|arithmetic coding||I like Bing the best, because my tutorial is ranked 5 and the home page for my implementation is in the top 10; it’s 9 on Google and not on the first page from Yahoo! Everyone pushes Wikipedia to the top and Mark Nelson’s great survey second. Good job.|
|definition of L0, L1, L2 L infinity norm||The answers are pretty good for this tough query. For some reason, the last time I searched for this topic I couldn’t find it.|
|spell chcker||Bing and Yahoo!’s interfaces clearly let you know they’re searching for <spell check> or <spell checker> as well, and let you easily restrict to the actual query; Google implicitly searches for <spell checker> but I don’t see how to limit results to just what I typed. Bad Google.|
|gary king text company||Let’s say I forgot the company’s funny name (Crimson Hexagon). Not much help from any of the search engine’s here. At least that means there’s still work to do.|
|david smith umass||OK, so who’s still using Yahoo!? Both Bing and Google get the two with UMass affiliations on their home page or LinkedIn, listing first the right David Smith’s home page (nice photo, David).|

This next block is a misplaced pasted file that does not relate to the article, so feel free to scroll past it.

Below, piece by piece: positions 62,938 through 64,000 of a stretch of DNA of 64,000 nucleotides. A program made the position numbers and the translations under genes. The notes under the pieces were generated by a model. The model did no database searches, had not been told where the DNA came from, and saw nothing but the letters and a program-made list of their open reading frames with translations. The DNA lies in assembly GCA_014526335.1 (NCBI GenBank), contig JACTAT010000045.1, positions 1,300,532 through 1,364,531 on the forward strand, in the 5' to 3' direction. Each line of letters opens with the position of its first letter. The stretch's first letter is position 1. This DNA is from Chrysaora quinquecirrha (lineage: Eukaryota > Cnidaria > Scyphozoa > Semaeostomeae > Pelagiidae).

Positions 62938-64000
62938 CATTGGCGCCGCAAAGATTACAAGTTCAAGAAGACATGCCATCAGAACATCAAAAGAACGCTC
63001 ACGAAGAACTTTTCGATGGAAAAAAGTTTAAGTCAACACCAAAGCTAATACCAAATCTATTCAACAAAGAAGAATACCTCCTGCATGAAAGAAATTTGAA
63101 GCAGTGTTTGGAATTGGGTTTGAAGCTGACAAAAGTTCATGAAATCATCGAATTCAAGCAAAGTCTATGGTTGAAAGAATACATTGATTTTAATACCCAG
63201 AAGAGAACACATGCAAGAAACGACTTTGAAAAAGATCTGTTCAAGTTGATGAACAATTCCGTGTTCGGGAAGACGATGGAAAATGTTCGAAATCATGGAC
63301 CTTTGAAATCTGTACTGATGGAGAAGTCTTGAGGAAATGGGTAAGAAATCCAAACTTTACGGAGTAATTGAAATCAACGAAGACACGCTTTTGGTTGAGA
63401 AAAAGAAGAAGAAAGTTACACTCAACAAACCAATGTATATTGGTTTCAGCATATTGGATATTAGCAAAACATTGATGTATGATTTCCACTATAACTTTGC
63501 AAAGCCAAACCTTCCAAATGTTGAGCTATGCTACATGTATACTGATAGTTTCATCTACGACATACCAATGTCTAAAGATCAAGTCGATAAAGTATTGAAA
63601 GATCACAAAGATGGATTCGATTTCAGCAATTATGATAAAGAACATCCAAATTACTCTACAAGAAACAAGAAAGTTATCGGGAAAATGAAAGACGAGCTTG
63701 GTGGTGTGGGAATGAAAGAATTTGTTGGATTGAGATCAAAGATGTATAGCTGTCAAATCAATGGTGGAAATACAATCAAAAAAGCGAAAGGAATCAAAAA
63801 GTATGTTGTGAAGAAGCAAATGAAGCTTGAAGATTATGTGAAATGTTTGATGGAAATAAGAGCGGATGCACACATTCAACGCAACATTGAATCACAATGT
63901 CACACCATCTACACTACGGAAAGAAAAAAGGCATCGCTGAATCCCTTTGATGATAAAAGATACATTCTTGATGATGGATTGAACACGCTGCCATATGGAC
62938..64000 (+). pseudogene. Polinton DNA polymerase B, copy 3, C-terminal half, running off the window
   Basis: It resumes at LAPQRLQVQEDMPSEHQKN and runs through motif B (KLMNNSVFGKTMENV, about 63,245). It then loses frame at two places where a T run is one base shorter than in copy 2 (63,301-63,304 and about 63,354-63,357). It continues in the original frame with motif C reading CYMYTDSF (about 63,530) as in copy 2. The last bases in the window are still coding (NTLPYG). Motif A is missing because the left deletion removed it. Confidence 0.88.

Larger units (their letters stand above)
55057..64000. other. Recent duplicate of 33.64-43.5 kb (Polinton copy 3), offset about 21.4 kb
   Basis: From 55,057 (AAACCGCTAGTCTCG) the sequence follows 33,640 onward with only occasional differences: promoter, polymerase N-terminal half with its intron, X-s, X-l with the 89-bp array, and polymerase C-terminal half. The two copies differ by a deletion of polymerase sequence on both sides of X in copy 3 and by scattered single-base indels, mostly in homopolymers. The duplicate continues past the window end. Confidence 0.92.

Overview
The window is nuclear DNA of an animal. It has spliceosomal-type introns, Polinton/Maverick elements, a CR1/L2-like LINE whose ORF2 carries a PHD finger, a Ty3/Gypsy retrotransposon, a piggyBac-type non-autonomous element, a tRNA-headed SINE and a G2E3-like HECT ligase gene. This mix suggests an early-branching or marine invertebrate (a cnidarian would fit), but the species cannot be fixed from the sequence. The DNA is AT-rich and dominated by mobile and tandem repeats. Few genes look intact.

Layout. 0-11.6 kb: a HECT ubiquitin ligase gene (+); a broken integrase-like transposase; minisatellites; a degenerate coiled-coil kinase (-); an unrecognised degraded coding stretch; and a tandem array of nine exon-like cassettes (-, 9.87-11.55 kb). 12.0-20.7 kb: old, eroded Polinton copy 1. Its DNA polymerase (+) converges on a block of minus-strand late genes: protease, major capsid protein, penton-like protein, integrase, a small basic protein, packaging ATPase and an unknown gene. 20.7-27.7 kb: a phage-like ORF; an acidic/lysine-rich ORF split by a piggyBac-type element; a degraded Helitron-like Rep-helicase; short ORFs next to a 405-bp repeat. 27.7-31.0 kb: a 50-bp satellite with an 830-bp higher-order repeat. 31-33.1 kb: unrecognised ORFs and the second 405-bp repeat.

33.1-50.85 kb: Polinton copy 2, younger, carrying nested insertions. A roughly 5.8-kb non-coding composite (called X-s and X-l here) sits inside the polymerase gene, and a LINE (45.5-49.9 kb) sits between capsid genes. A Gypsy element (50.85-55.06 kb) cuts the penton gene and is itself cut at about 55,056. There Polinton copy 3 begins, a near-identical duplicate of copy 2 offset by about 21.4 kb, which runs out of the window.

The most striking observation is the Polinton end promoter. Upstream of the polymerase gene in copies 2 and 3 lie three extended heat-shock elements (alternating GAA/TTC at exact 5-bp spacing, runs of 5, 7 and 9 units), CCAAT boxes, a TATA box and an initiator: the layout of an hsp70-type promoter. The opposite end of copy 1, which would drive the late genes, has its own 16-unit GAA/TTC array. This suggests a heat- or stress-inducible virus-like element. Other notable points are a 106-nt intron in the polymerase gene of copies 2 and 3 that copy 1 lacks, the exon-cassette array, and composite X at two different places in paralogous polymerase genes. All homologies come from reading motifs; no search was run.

|bed and breakfast san francisco||Amazingly, Bing’s doing as well at geolocation and displaying hits on a map as Google (word on the street is that Metacarta does this best); the old LiveSearch used to be crazily agressive at trying to sell you “local” ads. Yahoo! had very nice faceting of the results (labeled under “Yahoo! Shortcut”), but I didn’t check their validity. Bing supplied other things I might be interested in (e.g. <san francisco restaurants>, <san francsisco tourist attractions>) as related searches, whereas Google hewed to refinements (e.g. <victorian bed and breakfast san francisco>)|
The champ’s a bit woozy, and there’s still one round left:
|Query||Comments||boxing scoring decision||The snippet of Bing’s first hit explains the whole concept, which is way better than the other engines.|
It’s too close for me to call with just these 15 queries. But clearly Bing’s a contender for general web search.
Should Google be worried? Is the ad business zero sum? (Those questions weren’t rhetorical — I know nothing about the ad business other than that it’s been profitable for Google and annoying for me as a user.)